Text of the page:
October 13, 2011 by staff
Bhutan, The fifth Dragon King descended from his throne of gold to lay a wreath of silk on the head of his girlfriend. The monks chanted in celebration and she sat beside him on Thursday, the new queen of the tiny Himalayan nation of Bhutan.
The wedding of King Jigme Khesar Namgyal Wangchuck his girlfriend plebeian, Jetsun Pema, has captivated a nation that had grown impatient with the lack of their 31 years of age, single king of urgency to take a wife and raise a family as their father retired and handed power to him five years ago.
Thousands of Bhutanese from neighboring villages joined the king and queen at their wedding in a park outside the fortress of the country’s most sacred monastery, where a list of dancers performed traditional routines for the new couple.
“I have longed for this celebration, and here,” said Pema Gyeltshen, a villager near, seeing the dance.
When the king, who has a reputation as a down to earth and the leader of access, asked how it felt to be married, asked her partner if she was married. When she said no, he replied: “It’s great, so you should try it yourself.”
The celebrations began at 8:20 am – a time determined by the royal astrologers – when the king, with the yellow band right in a cloak of gold and red flowers of colors boots, entered the courtyard of the monastery of the century 17 in the ancient capital of Punakha and proceeded up the stairs inside the hospital.
A few minutes later, his 21-year-old bride, daughter of an airline pilot, came to the end of a procession of monks dressed in red robes and carrying the banner across a wooden footbridge over the river wide, blue, next to the fort and continued inside.
Singers sang songs of celebration amid the din of drums and the drone of the long trumpets dhung. Traditional surround wore a skirt with a gold jacket with deep red cuffs.
Inside, the chief cleric of the nation, who presided over the wedding, a ceremony of purification for the couple in front of a massive 100 feet (30 meters) Thongdal tapestry of 17th century founder of Bhutan, the king-monk Zhabdrung .
The couple proceeded to the temple for a ceremony broadcast live on national television, with the exception of a few minutes, when the king, his father and the cleric, known as the Je Khenpo, entered the sacred tomb of Zhabdrung, where only are allowed.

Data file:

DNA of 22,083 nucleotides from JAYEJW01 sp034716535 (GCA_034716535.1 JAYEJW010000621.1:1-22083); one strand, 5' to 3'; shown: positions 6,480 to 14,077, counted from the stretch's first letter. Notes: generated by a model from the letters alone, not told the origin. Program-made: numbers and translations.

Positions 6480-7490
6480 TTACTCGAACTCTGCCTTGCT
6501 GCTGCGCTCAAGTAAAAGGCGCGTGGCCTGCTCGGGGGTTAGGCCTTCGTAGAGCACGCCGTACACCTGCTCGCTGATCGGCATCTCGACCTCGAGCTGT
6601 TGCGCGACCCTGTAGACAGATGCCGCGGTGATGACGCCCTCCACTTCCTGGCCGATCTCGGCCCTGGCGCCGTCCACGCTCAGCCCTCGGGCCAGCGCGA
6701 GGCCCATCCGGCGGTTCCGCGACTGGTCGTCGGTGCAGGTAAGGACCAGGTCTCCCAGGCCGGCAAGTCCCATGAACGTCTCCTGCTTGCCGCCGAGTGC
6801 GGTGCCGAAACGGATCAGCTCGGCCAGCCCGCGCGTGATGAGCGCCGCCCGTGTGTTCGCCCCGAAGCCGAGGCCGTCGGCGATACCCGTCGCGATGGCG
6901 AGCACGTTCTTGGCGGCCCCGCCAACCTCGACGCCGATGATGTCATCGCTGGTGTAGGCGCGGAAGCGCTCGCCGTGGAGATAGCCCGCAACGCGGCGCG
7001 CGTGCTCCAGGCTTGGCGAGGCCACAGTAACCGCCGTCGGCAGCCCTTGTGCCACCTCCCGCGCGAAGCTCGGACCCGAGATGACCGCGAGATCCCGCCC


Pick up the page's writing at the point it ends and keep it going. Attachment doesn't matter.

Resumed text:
The king’s father gave the bride a series of five colored scarves representing the blessings of the grave. Hesitantly, he approached the king’s throne with a golden cup filled with the ambrosia of eternal life. What holds it together for several seconds and then drank.
The king, wearing his crown of red, with an image of the raven guard increased the top, down from the throne in front of a giant statue of Buddha in gold and placed a crown on the head smaller. After she took her place as queen, the newlywed couple was feted by the monks in deep tones playing traditional trumpets and beating drums.
The Je Khenpo were presented with a series of gifts – a mirror, cottage cheese, grass, shell one – representing the blessings of longevity, wisdom, purity and other good wishes.
There were no foreign princes, not heads of state, not global celebrities. Only the royal family and government officials at the ceremony, thousands of people at the reception and see much of the rest of the country’s 700,000 inhabitants live on television.
King spokesman declined to say how the couple met, even their families knew each other.
The Oxford-educated king is adored by promoting the development and marking the start of democratic reforms that established a constitutional monarchy and the legislature in 2008. His teen-idol looks – hair slicked back and long sideburns – his fondness for the afternoon biking through the streets and his reputation as a relaxed, accessible leader, so do the monarch whose image adorns the bedroom walls rare in teenage girls.
The remote nation began slowly opening to the rest of the world in early 1960. Foreigners and international media were first admitted in 1974. Television finally arrived in 1999.
The country has not had a real wedding from the fourth king held a mass ceremony in 1988 with his four wives – four sisters who had married years before informally. The present king says he will have a single woman, so that the country is unlikely to see another celebration like a long time.
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